The growth of Exchange-Traded Funds (ETFs) has been nothing short of phenomenal, and there are nearly 1300 ETFs with assets totaling $1.4 trillion. Financial companies that introduced ETFs early have done very well. Latecomers are finding it more difficult.
Fidelity announced that they will introduce 13 passive sector ETFs. With State Street and Barclays dominating this space it’s hard to imagine Fidelity’s funds gaining traction. Franklin Templeton plans to offer a short duration U.S. Government ETF. Talk about late to the party!
Fidelity and Franklin Templeton may succeed to some degree because of their name recognition. Others entering the ETF arena are attempting to gather assets by offering unique investing ideas, in fact so unique that some are bordering on the ridiculous. Here are three:
• IndexIQ must have noticed the success of the physical gold ETF so they filed to offer a physical diamond ETF. Diamonds aren’t like gold, however. Some diamonds are worth more than others. I don’t see a viable way for them to value the diamonds in their vault as they constantly buy and sell diamonds as investors trade the ETF. Investors won’t know what the portfolio is worth.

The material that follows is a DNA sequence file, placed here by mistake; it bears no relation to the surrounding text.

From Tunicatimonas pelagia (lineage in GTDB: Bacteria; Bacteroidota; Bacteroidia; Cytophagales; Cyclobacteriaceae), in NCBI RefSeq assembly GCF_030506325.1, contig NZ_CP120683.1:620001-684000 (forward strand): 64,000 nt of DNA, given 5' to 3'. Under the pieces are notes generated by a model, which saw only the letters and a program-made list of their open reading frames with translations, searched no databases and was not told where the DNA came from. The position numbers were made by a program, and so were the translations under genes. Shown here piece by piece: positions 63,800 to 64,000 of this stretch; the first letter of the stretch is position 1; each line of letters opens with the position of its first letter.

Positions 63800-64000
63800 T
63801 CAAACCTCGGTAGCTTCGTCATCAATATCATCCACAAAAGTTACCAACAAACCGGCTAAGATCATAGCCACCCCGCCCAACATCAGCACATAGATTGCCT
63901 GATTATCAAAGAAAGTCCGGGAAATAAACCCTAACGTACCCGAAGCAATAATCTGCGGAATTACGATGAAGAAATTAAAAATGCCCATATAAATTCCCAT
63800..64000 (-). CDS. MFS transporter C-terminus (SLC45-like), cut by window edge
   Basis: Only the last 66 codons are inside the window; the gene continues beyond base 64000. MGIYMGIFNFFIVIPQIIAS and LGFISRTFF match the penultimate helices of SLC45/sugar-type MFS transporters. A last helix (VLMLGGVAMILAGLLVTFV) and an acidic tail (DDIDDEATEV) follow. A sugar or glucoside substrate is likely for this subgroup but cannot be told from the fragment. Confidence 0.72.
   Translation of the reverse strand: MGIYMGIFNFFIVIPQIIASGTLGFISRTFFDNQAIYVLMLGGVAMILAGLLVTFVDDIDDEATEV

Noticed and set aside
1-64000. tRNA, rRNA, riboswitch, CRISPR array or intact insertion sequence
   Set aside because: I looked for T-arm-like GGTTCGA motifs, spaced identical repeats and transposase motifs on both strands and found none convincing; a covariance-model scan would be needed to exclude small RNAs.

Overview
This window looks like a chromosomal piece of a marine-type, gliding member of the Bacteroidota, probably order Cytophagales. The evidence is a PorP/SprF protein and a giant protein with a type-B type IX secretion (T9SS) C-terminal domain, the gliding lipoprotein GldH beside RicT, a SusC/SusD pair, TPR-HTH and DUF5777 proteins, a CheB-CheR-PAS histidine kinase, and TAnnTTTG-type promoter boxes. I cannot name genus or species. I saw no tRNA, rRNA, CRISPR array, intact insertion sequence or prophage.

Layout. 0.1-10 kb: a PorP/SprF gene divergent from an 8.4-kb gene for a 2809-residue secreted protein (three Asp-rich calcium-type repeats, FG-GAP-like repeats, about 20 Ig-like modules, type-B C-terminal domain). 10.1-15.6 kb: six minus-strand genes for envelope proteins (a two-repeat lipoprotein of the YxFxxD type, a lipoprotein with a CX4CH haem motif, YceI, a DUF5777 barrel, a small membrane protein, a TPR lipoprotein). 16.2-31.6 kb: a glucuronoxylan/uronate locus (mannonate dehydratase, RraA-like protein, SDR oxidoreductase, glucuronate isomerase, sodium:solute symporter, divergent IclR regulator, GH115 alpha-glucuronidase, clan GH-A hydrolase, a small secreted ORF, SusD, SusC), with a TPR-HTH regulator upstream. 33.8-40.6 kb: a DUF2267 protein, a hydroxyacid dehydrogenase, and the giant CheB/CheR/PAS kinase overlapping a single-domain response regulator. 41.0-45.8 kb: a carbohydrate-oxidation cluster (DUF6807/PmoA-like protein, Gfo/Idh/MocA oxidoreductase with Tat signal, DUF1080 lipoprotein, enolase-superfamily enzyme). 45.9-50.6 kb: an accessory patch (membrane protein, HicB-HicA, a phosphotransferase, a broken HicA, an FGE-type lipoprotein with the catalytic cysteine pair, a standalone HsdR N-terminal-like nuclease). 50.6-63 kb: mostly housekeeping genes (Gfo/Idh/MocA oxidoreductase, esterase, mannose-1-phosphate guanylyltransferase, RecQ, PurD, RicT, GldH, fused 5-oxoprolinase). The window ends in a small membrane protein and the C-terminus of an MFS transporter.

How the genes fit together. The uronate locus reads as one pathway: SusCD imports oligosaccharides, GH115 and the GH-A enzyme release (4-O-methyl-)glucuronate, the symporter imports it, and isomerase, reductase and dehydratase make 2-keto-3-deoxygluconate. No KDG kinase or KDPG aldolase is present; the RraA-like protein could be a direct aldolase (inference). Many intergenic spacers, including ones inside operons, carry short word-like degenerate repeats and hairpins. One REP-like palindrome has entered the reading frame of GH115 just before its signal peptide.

• The best example that the ETF space is saturated is LocalShares Nashville ETF, which has filed to offer a fund that tracks publicly traded companies headquartered in Nashville. Really?
• Finally, Winklevoss has filed to offer a Bitcoin ETF. Bitcoin is a virtual currency used by some merchants, but it is not backed by any country or central authority. Bitcoins are ripe for fraud. In fact, the SEC is warning investors about the potential for Ponzi schemes involving Bitcoins. I don’t expect this fund to be approved.
Many new ETFs are coming to the market. At the same time other ETFs are closing down due to lack of interest. The ETF space is crowded and it is getting harder to successfully launch an ETF.
I prefer to own the largest ETFs. They offer the best liquidity.
— David Vomund is an Incline Village-based fee-only money manager. Information is found at www.ETFportfolios.net or by calling 775-832-8555. Clients hold the positions mentioned in this article. Past performance does not guarantee future results. Consult your financial adviser before purchasing any security.